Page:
French FN deputy launches attack on ‘exhibitionist’ LGBT Pride parades
The vice president of France’s Front National has attacked “exhibitionist” LGBT Pride.
Paris Pride took place over the weekend, with extra security restrictions in place and a shortened route in the wake of the Orlando attacks and last year’s Paris attacks.
The march was welcomed by a majority across the city – but FN vice president Louis Aliot took to Twitter to attack it.
Mr Aliot, who is in a relationship with the party’s leader Marine Le Pen and was previously the head of her campaign, said the Pride march was “militant” and “exhibitionist”.
He wrote: “The FN does not support Pride marches – an exhibitionist symbol of a militant factionalism, and anti-FN.”
The message was shared by FN politicians including MP Marion Maréchal-Le Pen – the leader’s niece and another prominent figure in the party.
The far-roight FN has seen a boom in popularity in France in recent years, making shocking gains in regional elections last year.
In the first round of voting, the country’s National Front party (Front Nationale) beat both the governing Socialist Party and the centre-right opposition, picking up 27.88% of the vote.
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However, the party was beaten into third place behind both the Socialists and the centre-right in the second round of voting, as people turned out in large numbers to stop the party from making gains.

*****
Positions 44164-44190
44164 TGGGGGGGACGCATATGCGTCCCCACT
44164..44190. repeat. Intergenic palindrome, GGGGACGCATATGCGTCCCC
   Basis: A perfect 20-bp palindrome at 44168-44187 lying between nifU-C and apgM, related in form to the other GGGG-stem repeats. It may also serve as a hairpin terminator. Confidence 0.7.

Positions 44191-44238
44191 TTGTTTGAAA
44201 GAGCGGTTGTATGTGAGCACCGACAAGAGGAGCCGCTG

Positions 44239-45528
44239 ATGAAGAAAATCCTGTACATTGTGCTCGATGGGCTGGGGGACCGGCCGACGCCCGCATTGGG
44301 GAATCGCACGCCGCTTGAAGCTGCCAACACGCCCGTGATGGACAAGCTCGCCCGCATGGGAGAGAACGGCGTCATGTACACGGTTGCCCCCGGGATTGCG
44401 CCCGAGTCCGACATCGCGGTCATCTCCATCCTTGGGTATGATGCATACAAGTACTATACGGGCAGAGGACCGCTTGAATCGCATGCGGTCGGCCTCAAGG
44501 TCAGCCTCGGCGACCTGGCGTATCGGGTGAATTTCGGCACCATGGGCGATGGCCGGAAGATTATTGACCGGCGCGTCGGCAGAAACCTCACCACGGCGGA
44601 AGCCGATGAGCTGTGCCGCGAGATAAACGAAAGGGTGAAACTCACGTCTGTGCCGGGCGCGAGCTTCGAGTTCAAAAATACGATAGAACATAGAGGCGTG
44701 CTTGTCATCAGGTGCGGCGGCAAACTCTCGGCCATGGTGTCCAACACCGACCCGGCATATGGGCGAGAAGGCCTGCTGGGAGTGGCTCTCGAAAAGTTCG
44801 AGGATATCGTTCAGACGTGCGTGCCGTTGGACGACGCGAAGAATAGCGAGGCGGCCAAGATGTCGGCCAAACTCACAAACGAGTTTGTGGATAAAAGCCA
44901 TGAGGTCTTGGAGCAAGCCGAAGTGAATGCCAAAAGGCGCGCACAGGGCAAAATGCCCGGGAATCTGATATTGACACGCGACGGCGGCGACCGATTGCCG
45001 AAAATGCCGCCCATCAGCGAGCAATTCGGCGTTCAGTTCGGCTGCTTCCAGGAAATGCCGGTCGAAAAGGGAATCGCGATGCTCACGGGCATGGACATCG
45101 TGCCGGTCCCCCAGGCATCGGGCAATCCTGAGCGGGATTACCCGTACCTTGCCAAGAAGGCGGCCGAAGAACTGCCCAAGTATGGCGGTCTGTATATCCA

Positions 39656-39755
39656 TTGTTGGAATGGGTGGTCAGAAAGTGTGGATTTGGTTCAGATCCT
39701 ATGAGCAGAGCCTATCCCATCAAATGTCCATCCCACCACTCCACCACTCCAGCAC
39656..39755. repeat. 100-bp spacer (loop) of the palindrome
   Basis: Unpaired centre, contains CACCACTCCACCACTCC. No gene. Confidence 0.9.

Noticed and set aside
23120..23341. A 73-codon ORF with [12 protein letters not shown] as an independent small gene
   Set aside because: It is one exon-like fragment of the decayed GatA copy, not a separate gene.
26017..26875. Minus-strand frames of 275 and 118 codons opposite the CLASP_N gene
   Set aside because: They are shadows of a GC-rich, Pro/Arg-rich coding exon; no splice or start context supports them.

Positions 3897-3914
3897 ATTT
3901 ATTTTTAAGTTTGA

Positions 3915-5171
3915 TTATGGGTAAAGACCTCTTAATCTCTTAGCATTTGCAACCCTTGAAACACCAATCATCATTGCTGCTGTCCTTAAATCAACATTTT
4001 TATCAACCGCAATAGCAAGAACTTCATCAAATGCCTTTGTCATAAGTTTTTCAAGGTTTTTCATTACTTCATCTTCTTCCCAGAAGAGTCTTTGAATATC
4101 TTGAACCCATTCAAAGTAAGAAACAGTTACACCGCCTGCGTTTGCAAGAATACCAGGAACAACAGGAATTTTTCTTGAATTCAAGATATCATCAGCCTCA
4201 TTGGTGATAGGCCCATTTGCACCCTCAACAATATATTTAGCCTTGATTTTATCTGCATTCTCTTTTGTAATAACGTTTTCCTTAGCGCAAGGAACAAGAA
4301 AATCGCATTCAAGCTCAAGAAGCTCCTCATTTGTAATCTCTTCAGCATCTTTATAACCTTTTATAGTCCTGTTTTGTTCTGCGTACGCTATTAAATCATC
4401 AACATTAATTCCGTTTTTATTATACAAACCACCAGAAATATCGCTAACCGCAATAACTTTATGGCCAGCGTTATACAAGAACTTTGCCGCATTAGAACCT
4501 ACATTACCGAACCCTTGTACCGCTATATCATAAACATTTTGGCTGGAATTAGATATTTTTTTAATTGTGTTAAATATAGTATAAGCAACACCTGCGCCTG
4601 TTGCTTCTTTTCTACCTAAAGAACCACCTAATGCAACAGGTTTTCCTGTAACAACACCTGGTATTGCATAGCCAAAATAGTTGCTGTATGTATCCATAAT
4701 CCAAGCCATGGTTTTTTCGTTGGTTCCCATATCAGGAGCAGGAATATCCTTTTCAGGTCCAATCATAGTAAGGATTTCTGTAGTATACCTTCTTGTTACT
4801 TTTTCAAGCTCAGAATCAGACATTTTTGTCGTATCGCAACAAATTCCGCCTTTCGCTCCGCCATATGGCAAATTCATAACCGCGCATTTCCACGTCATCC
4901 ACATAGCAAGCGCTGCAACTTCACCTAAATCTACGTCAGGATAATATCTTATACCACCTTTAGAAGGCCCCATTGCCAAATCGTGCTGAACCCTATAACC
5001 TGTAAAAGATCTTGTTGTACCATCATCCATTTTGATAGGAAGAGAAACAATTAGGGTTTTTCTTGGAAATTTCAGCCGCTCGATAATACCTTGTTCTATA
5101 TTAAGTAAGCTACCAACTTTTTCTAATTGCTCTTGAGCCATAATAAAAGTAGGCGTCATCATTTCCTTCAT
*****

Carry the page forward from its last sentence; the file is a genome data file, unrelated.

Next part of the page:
The FN’s rise in popularity, which pundits claim is party a result of the Paris terrorist attacks last month, has raised concerns about the homophobic and anti-Semitic views that are mainstream in the party.
The FN has previously been accused of fostering homophobic violence by aligning itself with aggressive anti-equal marriage factions – though it claims it has since reformed.
The party still a number of openly homophobic politicians who have attacked the “evil homosexual lobby” – though vice president Florian Philippot was outed last year by Closer magazine.
The party has previously signalled that it would strip away President Hollande’s equal marriage reforms, with Presidential and Parliamentary elections set for 2017.
Even UKIP leader Nigel Farage has previously ruled out working with Le Pen, accusing her party of “anti-Semitism and general prejudice”.